Every day I read about yet another woman or child beaten or killed by a violent abuser. The effects of domestic violence on families continue to make headlines.
What doesn't make headlines is the effect of the economy on CASA — Community Action Stops Abuse — for programs that are sorely needed. We have only 30 shelter beds. When I called our crisis line, (727) 895-4912, there were 35 shelter residents and three pending. Families share beds, sleep on couches and stay longer or return to an abuser because they cannot find affordable housing or a job.
CASA faces a 26 percent cut from the United Way, a 30 percent cut in funds from the city of St. Petersburg and more than a 50 percent cut from the county. Bread-and-butter community donations are down. We eliminated seven paid positions. The leadership staff is taking furloughs, and no one received a raise. We reduced our office cleaning service by half. We always manage money carefully, use volunteers whenever possible, and depend on donated food and supplies. There's little left to cut except programs.
One vital program is CASA's Visitation Center. When separated parents fight about visiting children, and the court is concerned about the safety of the child, the court orders supervised visits at CASA.
CASA provides about 1,200 supervised visits for 80 families. About 69 percent of the families are referred by the courts because of domestic violence history. The remaining 31 percent have mental health problems, addictions and other problems. Visitation Center staffers arrange visits with each parent so parents do not fight in front of children.
CASA saves the lives of children and parents by offering a safe, fun place for children to establish a healthy relationship with their nonresidential parent in a neutral setting. A police officer keeps the peace.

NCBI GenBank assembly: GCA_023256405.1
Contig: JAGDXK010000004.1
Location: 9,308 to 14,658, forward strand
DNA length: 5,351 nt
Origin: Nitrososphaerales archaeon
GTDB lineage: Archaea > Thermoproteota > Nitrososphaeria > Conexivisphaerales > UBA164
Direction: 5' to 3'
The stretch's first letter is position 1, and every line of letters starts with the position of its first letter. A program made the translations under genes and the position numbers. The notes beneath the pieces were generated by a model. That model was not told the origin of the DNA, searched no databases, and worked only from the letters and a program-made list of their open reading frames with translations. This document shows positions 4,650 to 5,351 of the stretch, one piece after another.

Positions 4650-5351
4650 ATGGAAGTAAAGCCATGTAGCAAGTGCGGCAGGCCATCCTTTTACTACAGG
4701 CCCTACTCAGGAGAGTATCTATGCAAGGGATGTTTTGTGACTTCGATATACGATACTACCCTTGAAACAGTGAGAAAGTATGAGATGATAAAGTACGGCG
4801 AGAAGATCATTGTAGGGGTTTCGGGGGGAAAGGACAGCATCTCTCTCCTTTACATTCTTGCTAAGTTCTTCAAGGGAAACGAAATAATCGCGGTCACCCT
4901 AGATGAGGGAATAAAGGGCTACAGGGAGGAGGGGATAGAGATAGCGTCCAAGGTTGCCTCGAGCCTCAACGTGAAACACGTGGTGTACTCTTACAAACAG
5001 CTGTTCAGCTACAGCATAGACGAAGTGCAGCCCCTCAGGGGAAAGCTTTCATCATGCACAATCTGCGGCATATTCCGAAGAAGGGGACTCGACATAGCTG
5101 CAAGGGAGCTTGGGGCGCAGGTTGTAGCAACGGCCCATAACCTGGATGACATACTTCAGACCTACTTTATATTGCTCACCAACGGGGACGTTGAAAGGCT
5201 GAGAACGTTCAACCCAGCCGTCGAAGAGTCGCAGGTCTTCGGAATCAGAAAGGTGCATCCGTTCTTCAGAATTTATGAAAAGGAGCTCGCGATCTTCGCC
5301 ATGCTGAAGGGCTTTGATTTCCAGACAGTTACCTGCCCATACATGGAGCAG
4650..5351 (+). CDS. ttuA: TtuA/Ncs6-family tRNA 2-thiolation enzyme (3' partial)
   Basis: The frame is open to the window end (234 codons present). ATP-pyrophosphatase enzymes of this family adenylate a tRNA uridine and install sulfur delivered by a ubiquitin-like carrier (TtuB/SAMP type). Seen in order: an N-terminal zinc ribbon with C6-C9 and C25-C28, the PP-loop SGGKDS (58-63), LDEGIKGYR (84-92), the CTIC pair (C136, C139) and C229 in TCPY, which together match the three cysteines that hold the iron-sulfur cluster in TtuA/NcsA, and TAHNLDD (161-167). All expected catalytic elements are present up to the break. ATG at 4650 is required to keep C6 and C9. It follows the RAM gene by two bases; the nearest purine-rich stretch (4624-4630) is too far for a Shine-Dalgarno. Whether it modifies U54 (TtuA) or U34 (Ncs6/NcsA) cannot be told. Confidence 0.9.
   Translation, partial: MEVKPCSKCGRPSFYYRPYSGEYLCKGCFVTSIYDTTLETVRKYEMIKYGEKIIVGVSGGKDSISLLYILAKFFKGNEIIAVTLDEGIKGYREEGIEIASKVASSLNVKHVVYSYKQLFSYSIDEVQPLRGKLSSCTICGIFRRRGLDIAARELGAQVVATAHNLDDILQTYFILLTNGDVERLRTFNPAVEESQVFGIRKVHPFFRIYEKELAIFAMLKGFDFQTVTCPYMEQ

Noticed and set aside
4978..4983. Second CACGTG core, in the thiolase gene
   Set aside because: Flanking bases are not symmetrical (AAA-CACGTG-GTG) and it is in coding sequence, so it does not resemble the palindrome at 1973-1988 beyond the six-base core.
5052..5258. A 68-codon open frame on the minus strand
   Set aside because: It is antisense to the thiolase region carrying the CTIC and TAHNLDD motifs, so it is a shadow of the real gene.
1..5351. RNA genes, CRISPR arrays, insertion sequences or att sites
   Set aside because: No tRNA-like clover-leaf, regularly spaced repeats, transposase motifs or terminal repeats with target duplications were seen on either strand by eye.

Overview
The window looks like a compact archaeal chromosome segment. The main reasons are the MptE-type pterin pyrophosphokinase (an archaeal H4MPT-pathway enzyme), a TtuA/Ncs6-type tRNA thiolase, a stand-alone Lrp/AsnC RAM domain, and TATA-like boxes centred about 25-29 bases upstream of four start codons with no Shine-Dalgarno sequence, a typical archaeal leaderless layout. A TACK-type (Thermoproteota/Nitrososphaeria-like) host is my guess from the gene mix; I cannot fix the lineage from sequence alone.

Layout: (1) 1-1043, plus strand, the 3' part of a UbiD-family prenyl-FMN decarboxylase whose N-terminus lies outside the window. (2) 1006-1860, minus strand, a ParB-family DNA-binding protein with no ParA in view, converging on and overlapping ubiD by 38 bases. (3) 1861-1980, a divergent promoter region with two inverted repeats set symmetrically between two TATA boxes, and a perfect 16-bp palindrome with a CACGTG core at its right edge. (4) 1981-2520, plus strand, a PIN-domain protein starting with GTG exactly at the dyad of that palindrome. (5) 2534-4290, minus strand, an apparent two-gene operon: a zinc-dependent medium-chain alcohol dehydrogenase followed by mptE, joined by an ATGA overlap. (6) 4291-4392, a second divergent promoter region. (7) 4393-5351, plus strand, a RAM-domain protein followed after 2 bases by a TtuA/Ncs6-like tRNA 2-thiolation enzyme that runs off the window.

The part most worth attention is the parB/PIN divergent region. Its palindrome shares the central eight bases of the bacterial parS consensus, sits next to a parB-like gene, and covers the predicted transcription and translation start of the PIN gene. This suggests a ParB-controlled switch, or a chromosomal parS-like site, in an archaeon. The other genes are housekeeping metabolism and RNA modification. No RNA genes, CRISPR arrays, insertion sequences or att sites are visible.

CASA's Visitation Center reduces the cost of law enforcement called to settle "he-said, she-said" arguments over children. We provide peace of mind for judges who make decisions between warring parents and the safety of the child.
Pinellas County funded CASA's Visitation Center for more than 10 years. This year, reduced funds were directed to the homeless. Visitation Center funding was eliminated. We fear for the lives of children with no supervised, safe place to visit their nonresidential parents. We are afraid that parents will resume fighting in front of their children.
The CASA Visitation Center and other small, essential programs will disappear if the community does not step forward and vote with their checkbooks to keep them open. This is something positive we can do to help our community and keep children and their families safe.
Linda A. Osmundson is executive director of Community Action Stops Abuse.